• Services were tailored to meet the needs of individual patients and were delivered in a flexible way.

  • Complaints were responded to in a timely manner and any learning was taken forward to develop future practice.

  • Staff actively invited feedback from patients and their relatives and were very open to learning and improvement.

  • There was access into the building and a passenger lift to all floors ensuring patients could move around the building.

  • The service provided mostly inpatient care for NHS funded patients who would attend on contract through the local commissioning groups (CCG’s). The hospital worked closely with the local NHS providers and CCG’s to ensure that services were planned to meet the needs of the local population.

  • We saw that clinics were flexible to meet the needs of patients. There were a small number of satellite clinics which meant, for some patients, this minimised travel.

  • New self-funded and insured patients could be seen in some cases within 24 hours.
  • There was a discharge co-ordinator in place to ensure there were minimal delays and that services were in place at home.



Updated 8 August 2017

We rated well-led as outstanding because:

  • There were robust governance structures and reporting mechanism in place where performance and the quality of the service was reviewed and changes made. Actions were monitored through audit processes and reported to leadership and governance committees.

  • We saw a service wide vision and strategy that was embedded by staff in both inpatient wards and in the

  • Staff were very proud of their service and felt as though their managers and senior managers were very approachable and caring.

  • There was a learning culture within the hospital. Staff were encouraged and supported to further their skills and knowledge.

  • There was strong local leadership of the service from the hospital director supported by the matron and heads of departments. Senior staff provided visible leadership and support to staff on a daily basis. Staff had confidence in leadership at each level and felt they would be listened to.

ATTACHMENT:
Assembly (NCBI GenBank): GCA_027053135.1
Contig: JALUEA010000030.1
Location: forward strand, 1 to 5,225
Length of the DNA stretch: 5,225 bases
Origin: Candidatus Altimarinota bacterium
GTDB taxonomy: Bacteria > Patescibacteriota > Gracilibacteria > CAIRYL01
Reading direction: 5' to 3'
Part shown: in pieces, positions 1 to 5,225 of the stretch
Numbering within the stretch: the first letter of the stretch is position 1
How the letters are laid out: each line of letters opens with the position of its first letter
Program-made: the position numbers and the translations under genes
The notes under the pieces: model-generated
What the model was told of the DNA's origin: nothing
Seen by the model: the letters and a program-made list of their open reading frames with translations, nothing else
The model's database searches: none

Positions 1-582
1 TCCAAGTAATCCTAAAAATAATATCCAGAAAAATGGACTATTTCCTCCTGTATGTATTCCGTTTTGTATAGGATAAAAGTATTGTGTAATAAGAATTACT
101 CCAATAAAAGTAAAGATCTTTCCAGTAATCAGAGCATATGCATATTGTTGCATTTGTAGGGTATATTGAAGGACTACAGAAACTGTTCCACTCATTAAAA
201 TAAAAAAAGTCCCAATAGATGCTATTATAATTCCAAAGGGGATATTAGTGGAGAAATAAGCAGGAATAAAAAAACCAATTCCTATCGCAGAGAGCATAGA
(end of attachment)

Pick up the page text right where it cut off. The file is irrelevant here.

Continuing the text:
• Staff were very proud of the job they did and without exception, the staff we spoke with enjoyed working at the hospital. We found morale to be universally positive.

  • Staff demonstrated a strong belief in delivering high quality service in their individual role and as a team, felt supported by management and were committed to striving for the best patient experience.

  • Leaders ensured that employees involved in the performance of invasive procedures were given adequate time and support to be educated in good safety practice, to train together as teams and to understand the human factors that underpin the delivery of safer patient care.

  • Risks were identified and ways of reducing the risk investigated. Any changes in practice were introduced, shared throughout the hospital, and monitored for compliance.

  • The leadership, governance, and culture were used to drive and improve the delivery of high-quality care. The clinical managers were committed to the patients in their care, their staff, and the unit.

  • Frontline staff and managers were passionate about providing a high quality service for patients with a continual drive to improve the delivery of care.

  • There was a high level of staff satisfaction with staff saying they were proud of the departments as a place to work. They showed commitment to the patients, their responsibilities and to one another. All staff were treated with respect and their views and opinions heard and valued.